Courting American Families: The Enforcement of Marital Financial Duties and the Creation of Courts of Domestic Relations, 1880-1930
Katz, Elizabeth D.
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CitationKatz, Elizabeth D. 2019. Courting American Families: The Enforcement of Marital Financial Duties and the Creation of Courts of Domestic Relations, 1880-1930. Doctoral dissertation, Harvard University, Graduate School of Arts & Sciences.
AbstractThis dissertation examines how judges, legislators, charity reformers, probation officers, litigants, journalists, and other stakeholders shaped laws and institutions governing the enforcement of family support obligations from the 1880s through the 1930s. In contrast to scholars’ frequent contention that courts were unwilling to intervene in ongoing or “intact” marriages in this period, this manuscript argues that judges and legislators routinely regulated spousal finances and implemented myriad reforms in furtherance of this effort. Faced with major economic and social transformations, including industrialization and the movement for women’s rights, lawmakers sought to calibrate the interests of wives, husbands, creditors, and taxpayers to facilitate economic exchange and reinforce marriage as a gendered system of dependency.
Over the course of this half century, courts and legislatures introduced or modernized common law, equity, civil statutes, quasi-criminal poor laws, and criminal statutes in an effort to weave a net through which no male breadwinner could slip. Husbands and fathers attempted to avoid enforcement through legal and extralegal strategies, most of which lawmakers were competent to address. The major weakness that undermined support laws by the late nineteenth century was men’s ability to flee across state lines, beyond the effective reach of civil or quasi-criminal laws. In order to extradite these men, legislatures enacted criminal nonsupport statutes. After criminalization, courts tasked newly minted probation officers with investigating and supervising offenders. The nascent probation profession became deeply invested in handling nonsupport, and probation officers were among the most vocal proponents of specialized “courts of domestic relations” that cities first opened to handle these matters in the 1910s. Probation advocates later pressed for the expansion of these tribunals’ jurisdiction, creating “family courts.” Probation-backed family courts profoundly enhanced the state’s ability to police family-related conduct but also came with procedural and other drawbacks. From the 1930s through 1950s, legislatures strategically relabeled family courts and support laws as “civil,” yet retained coercive powers developed in the criminal context. While states had long attempted to use law to coerce gendered family support obligations, it was criminalization that introduced much of the machinery that undergirds family court operation today.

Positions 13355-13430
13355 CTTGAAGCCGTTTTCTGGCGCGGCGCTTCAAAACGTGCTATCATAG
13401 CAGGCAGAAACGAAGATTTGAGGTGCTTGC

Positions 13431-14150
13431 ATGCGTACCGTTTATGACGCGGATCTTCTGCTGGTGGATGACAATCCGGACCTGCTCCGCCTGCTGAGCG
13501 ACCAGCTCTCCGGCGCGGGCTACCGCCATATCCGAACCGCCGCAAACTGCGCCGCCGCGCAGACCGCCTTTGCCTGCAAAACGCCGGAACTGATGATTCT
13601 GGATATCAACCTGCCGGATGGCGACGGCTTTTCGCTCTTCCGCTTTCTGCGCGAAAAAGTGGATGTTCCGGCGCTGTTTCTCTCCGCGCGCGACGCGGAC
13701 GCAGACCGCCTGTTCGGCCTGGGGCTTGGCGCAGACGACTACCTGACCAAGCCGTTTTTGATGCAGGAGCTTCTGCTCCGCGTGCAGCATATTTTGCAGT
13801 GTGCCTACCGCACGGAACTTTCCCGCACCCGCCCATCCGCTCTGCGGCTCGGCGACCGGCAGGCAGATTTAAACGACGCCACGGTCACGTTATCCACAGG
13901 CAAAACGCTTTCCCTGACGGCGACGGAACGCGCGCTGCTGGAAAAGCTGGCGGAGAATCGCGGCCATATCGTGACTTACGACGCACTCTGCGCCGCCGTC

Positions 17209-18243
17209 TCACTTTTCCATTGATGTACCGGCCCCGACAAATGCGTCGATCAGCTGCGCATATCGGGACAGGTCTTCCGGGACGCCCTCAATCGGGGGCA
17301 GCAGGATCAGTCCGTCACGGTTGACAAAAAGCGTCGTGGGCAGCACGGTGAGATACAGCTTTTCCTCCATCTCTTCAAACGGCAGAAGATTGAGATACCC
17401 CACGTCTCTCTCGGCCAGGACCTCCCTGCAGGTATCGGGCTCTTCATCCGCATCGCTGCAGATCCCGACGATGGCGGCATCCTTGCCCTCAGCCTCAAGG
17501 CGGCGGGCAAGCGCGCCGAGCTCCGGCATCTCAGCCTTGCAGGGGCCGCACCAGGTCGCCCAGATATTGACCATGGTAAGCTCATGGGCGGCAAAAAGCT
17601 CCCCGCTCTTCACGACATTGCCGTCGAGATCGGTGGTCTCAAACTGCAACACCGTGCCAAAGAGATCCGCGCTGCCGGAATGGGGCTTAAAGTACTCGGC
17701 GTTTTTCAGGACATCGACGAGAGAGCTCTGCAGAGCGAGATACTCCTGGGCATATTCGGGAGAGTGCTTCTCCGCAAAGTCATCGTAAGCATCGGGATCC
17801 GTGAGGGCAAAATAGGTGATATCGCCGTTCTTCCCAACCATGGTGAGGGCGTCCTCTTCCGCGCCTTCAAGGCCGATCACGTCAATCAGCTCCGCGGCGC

Citable link to this pagehttp://nrs.harvard.edu/urn-3:HUL.InstRepos:42013110
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